ROUND ROCK, TX – Getting my fix of peaches this summer has been a rollercoaster of emotions.
Earlier in the season, I got an apologetic email from The Peach Truck saying crop losses in the Southeastern U.S. were too great to overcome, and that I wouldn’t be able to pick them up this year.
I was sad, but pivoted to Costco, which has typically been a reliable source of decent fruit, unlike my local (and usually beloved) H-E-B. I, like many consumers, have been burned by grocery store peaches too many times. Even the “local” Texas fruit is inconsistent, flavorless, mealy, underripe – overall, a disappointment.
The Peach Truck’s direct-to-consumer model of perfect, flavorful fruit has almost a cult following. People stand in line to load up hand carts of fruit with glee, me included.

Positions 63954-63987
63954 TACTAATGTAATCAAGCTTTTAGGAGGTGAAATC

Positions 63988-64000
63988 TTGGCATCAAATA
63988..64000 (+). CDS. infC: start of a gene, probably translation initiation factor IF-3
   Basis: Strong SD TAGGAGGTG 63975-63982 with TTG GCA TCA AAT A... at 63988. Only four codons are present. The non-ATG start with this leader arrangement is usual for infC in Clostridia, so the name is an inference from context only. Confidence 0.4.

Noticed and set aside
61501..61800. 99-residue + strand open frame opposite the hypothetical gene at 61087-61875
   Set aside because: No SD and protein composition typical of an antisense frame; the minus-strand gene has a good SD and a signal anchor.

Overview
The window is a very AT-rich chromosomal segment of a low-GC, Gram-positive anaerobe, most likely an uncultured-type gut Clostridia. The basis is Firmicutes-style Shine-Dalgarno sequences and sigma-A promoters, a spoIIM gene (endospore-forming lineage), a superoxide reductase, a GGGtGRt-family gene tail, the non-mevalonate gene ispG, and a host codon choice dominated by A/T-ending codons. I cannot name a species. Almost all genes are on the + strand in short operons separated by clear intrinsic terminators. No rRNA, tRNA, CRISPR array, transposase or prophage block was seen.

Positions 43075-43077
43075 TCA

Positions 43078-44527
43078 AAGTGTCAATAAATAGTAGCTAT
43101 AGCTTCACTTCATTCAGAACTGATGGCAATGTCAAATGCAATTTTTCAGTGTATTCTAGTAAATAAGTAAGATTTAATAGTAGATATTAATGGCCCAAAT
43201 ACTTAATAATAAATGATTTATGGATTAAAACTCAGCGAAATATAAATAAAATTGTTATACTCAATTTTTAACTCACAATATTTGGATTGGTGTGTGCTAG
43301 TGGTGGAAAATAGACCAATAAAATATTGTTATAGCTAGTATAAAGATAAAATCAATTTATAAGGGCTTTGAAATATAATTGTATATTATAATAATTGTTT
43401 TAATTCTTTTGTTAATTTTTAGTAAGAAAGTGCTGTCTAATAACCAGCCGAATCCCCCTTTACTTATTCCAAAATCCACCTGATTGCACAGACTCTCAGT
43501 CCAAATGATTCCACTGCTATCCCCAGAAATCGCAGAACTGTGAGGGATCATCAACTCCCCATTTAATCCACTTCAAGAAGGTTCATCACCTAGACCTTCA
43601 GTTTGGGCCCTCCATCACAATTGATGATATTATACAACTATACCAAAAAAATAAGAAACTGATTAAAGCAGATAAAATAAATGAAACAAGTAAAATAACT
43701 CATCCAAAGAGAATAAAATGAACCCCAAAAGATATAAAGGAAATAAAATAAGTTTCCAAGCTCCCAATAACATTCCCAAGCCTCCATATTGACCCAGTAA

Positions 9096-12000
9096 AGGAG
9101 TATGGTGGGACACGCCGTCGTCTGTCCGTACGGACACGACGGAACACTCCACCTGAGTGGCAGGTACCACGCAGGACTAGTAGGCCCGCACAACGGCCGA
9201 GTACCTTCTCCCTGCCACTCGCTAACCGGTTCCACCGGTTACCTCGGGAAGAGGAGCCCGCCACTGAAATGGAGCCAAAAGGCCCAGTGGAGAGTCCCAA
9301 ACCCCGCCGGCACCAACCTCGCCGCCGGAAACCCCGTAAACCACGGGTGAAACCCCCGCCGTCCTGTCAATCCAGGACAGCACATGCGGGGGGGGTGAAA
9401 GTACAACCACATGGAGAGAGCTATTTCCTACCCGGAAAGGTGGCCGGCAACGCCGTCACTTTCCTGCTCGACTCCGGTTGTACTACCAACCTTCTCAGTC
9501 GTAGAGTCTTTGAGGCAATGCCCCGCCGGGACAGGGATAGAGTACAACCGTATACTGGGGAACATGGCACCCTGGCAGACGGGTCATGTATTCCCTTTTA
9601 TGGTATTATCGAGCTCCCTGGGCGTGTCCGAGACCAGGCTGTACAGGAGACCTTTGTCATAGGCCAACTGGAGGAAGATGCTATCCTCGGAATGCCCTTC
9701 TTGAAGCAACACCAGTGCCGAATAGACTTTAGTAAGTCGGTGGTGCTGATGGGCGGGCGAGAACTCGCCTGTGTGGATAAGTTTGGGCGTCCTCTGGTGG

Imagine my surprise when I get an email out of the blue saying, Oops! they actually WILL be having a peach drop in my area. The catch? It’s tomorrow, with a more than 50% mark-up on the price of fruit. Oof.
I hesitated, but only for a few minutes. Instead of a 25-pound box, fruit was offered in 10-pound mini boxes. Instead of a $50 price tag, the cost was $38. I did some quick paper towel math and decided to go ahead. The flavor experience made it worth it.
Turns out, 10 pounds is actually perfect for my family. Instead of handing out a pound here and a pound there to neighbors and acquaintances, and still being left with about 10 pounds of wrinkly fruit at the end, needing to get creative on how to use it up, I pushed myself to eat at least a peach a day and we finished everything off in a perfect window of flavor.
Don’t get me wrong, I appreciate the opportunity to share the love, but that takes more effort and coordination than I can muster on most days.
So, we learned initial crop estimates were more dire than the reality, price adjustments and quantities had to be made, and being nimble is key, even in the direct-to-consumer gig.